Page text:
We did not travel to Halong, but will be going when we return in January (without our kids). We have not booked yet, but are looking at several options, as this is one place where you apparently need to be very careful. as many cruise companies do not deliver what they advertise!
Just another note, we found the people (South & Central) love Aussies. They recognise you as Aussie (I don't know how) & call out to you as you walk down the street. We found when we did tours they spent a lot of time chatting with us & our kids. My husband, an ex-serviceman (but not a vet.) easily found someone to share a cigarette or a beer with. I think our shared history & sense of humour goes a long way in VN. Treat the people with respect & you'll get double in return!
#13 joannemahoney has been a member since 16/6/2011. Posts: 7
"Treat the people with respect & you'll get double in return!"
I think this is true in most places actually.
Just on a side note, while I have heard a lot of bad travel stories about Vietnam, an old Master Sergeant I served with in Germany was a five year Vietnam vet. He had stayed there a long time. And his wife was (is) Vietnamese and he took her back to the States when he left. In 2004 they went back, and even as a long serving veteran fighting in the war, he was in no way treated negatively. Indeed they are thinking of retiring there. So for some people (like yourselves) it obviously holds a certain charm.
My girlfriend and i are looking at heading to Hanoi in November, just wondering what sort of aus dollars we are going to need accommodation is paid for im talking just spending money.
We have looked at other sites and nothing seams to make sense. We were thinking around $1000 aussie dollars each should last us for 5 day?
Any suggestions would be helpful.
#15 sheecapri has been a member since 17/8/2011. Posts: 3
Unless you have very expensive tastes, $1000 each will see you through quite comfortably.
#16 Tessie has been a member since 13/7/2011. Posts: 8
I live here and $1000 more than lasts me for a month! You would have to have extremely expensive tastes to need anywhere near that - so have fun!
Is there any tips anyone can give us in regards to the pricing of things in vietnam for example
t shirts, thongs shoes, souviners type stuff,
Do we need to have any injections before comeing there, any information would be usefull neither of us have ever been out of australia before so its all new.
#18 sheecapri has been a member since 17/8/2011. Posts: 3
I realise that the trip in the original post has probably been and gone but I thought I might add something here for those who are planning similar holidays. We have travelled through Vietnam with our three children on a couple of occasions and we absolutely love it. On our first trip the kids were 5, 8 and 13. The Vietnamese people seem to love children and (relatively) large families get a lot of attention. We tried a whole range of different experiences from serviced apartments to guest houses. We travelled by train (slow but the kids loved it) and car and plane, always felt safe, didn't get sick and met some wonderful people along the way. In my opinion it's a fantastic country for a family holiday with enough tourist infrastructure to make it feel safe but with something interesting to see around every corner. It has a really quirky ad hoc kind of feel to it, the people have a lot of energy. Sure, they are always trying to sell you stuff but they're usually polite. Our kids loved Vin Pearl Land in Nha Trang - if you go on a weekday you might only have to share it with about 50 other tourists. They loved Hoi An - the food is amazing and the girls in the family had skirts made for about $10 each which was great fun. I loved Hue, the Citadel is beautiful and we hired a car and driver and went to Khe Sanh as I'm mad for history. Saigon is just amazing, you can wander through Cholon for hours and never run out of things to see. It's very easy to leave the tourist stuff behind and get lost in the thick of it. The best advice I could give is to go. Enjoy!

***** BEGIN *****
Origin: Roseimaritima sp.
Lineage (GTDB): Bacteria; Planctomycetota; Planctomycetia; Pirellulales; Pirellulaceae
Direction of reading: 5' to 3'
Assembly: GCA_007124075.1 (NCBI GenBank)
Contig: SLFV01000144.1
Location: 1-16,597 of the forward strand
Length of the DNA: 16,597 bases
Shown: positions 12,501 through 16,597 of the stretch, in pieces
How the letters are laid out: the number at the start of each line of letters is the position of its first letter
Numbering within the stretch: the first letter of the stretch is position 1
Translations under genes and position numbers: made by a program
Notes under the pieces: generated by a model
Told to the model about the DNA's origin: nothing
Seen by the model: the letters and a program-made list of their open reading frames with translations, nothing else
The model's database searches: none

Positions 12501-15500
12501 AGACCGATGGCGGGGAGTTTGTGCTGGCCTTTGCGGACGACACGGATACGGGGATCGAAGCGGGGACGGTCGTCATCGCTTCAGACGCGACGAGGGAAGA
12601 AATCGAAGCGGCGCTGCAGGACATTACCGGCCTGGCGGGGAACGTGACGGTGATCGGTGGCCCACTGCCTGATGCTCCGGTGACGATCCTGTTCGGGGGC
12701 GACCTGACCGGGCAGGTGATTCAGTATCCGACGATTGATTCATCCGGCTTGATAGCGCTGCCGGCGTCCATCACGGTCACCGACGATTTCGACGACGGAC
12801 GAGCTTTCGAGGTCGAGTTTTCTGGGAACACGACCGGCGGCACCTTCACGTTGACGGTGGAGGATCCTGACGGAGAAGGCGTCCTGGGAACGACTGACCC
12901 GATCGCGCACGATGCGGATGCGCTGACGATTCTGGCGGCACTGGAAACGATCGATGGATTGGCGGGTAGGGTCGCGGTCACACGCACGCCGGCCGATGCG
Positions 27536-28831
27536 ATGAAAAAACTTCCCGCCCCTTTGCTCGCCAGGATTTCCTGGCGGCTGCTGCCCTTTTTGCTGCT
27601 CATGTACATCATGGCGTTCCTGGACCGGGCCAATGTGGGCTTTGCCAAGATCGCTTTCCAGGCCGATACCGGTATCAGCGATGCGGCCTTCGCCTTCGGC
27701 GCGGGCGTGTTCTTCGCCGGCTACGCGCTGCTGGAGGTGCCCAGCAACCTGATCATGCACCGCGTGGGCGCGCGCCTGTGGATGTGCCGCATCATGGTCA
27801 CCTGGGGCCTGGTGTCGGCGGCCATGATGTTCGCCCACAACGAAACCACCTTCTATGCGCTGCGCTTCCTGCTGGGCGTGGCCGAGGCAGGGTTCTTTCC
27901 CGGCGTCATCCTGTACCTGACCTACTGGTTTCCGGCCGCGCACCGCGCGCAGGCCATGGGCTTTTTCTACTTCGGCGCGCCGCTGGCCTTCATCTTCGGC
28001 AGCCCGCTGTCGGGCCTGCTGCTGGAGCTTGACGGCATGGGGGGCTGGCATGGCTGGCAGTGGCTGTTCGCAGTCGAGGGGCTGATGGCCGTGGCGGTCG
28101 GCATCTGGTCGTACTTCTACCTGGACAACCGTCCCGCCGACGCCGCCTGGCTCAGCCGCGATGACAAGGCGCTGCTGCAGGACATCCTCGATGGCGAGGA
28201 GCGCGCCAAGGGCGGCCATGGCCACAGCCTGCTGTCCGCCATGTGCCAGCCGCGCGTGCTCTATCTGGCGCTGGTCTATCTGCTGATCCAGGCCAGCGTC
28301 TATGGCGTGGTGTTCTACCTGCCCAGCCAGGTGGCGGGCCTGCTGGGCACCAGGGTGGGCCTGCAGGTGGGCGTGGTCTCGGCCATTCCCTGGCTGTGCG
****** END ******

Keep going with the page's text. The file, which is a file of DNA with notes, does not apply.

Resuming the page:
#20 Equineinsight has been a member since 17/6/2010. Posts: 2
We went to Vietnam, stayed in Saigon for 3 night, NhA trang 5 nights and hoi an 5 nights, we loved every moment of it. Our favorite place was hoi an. Will definitely return! Food was fantastic, people so lovely, accomodation was great, what more can I say. Thanx every1 for ur responses
#21 danolou has been a member since 28/2/2011. Posts: 3
hi. we are planning a holiday in vietnam from 19th nov to 4th jan - halong bay area.what can we expect weather wise? any suggestions as to what we should not forget to take with and any dos and donts would be appreciated. thanks
#22 ashleigh has been a member since 29/11/2011. Posts: 1